AB Specialty Silicones in Waukegan after Friday night’s explosion. | Nader Issa/Sun-Times

2 Waukegan explosion victims identified

SHARE 2 Waukegan explosion victims identified
SHARE 2 Waukegan explosion victims identified

Authorities have identified two additional victims of Friday’s massive explosion at the AB Specialty Silicones plant in Waukegan.

The Lake County coroner’s office on Tuesday released the identities of 53-year-old Byron H. Biehn and 57-year-old Jeff Cummings, whose bodies were found after the blast. Biehn lived in Brighton Township, Wisconsin, while Cummings lived in Kenosha, Wisconsin.

Autopsies for both men were performed on Monday, but a final determination on their causes of death is pending toxicology testing and further investigation, according to Lake County Coroner Dr. Howard Cooper.

“We are heartbroken by this tragedy,” Biehn’s family wrote in a statement released via their attorneys on Tuesday. “Byron was a beloved husband, father, son (in-law), brother (in-law), Godfather, uncle, and friend to many. We are so very grateful for the outpouring of prayers and support for Byron and our family.”

Of the nine people who were in the building when the fire broke out, three were reported missing at the time of the incident. One was found and recovered Saturday morning, one was recovered Sunday afternoon and the third is still missing, Cooper said. Crews are still working to recover the final victim as of Tuesday.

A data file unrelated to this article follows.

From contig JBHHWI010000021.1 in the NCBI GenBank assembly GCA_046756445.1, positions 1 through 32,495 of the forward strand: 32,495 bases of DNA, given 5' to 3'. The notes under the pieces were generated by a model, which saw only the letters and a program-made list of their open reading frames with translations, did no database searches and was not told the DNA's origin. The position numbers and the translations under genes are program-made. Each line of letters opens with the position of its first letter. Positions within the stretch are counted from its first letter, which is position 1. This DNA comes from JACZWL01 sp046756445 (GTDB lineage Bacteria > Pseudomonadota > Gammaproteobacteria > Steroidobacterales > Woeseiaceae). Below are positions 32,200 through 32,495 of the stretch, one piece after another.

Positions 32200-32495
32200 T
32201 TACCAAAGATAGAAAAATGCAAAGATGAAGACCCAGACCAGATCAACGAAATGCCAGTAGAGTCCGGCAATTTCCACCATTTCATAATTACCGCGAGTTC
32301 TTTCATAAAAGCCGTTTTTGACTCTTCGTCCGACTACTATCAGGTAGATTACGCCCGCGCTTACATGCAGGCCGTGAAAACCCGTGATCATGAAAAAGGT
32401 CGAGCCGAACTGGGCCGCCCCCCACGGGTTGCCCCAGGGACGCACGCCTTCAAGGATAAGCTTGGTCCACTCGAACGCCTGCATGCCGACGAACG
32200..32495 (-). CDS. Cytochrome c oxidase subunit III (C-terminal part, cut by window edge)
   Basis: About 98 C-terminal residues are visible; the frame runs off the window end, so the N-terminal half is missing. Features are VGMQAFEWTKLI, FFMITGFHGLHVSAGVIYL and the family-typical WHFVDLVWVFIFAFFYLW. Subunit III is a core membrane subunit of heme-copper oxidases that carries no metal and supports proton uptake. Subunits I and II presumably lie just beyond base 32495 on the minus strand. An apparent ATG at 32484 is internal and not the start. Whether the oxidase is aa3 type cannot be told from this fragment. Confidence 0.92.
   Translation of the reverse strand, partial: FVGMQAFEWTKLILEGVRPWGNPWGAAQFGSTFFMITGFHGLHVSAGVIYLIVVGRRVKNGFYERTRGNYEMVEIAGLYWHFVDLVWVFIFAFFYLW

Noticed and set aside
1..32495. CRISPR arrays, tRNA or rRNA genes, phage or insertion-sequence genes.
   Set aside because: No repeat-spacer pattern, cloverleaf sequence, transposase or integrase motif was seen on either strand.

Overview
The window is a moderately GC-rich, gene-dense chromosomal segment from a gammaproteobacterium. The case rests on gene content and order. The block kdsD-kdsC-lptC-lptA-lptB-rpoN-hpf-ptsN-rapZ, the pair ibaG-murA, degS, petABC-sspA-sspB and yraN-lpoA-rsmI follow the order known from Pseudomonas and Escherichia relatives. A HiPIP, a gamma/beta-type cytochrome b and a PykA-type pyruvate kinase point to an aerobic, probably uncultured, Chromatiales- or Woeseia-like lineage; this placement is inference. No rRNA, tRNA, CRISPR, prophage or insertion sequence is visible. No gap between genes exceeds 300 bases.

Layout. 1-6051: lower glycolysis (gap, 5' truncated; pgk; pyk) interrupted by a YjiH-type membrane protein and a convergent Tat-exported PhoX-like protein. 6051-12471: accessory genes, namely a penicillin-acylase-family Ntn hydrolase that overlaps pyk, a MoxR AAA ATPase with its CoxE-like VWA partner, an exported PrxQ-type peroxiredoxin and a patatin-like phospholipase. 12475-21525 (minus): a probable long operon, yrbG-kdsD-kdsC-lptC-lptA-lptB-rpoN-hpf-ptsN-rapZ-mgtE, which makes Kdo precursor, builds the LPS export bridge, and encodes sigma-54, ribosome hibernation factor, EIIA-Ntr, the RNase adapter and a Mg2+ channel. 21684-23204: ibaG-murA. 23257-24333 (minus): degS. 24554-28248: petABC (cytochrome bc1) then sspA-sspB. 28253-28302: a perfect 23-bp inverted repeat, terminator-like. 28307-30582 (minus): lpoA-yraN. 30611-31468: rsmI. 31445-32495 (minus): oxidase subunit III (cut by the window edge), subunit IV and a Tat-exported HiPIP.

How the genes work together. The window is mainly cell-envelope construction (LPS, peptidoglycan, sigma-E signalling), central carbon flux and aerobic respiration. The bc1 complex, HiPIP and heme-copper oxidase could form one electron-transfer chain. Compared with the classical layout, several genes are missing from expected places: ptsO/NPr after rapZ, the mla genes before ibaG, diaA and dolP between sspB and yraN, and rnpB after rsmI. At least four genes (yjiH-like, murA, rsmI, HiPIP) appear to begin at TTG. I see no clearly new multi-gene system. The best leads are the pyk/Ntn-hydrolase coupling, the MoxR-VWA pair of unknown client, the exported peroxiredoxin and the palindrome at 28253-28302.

A fourth victim, 29-year-old Allen Stevens, was removed from the initial scene in an ambulance Friday night and not counted among the missing, authorities said. He died in Maywood’s Loyola Medical Center burn unit Saturday.

The exact cause of the explosion is still undetermined, Lenzi said, but officials have ruled out foul play and are officially declaring the incident an accident. Lenzi said plant personnel have been extremely compliant and helpful in assisting with the investigation, but, due to the precarious state of the building, the team has only been able to investigate half of the structure.

OSHA and the state fire marshal will continue to investigate what Lenzi describes as an “active, ongoing scene,” and a federal chemical safety specialist will be arriving soon.

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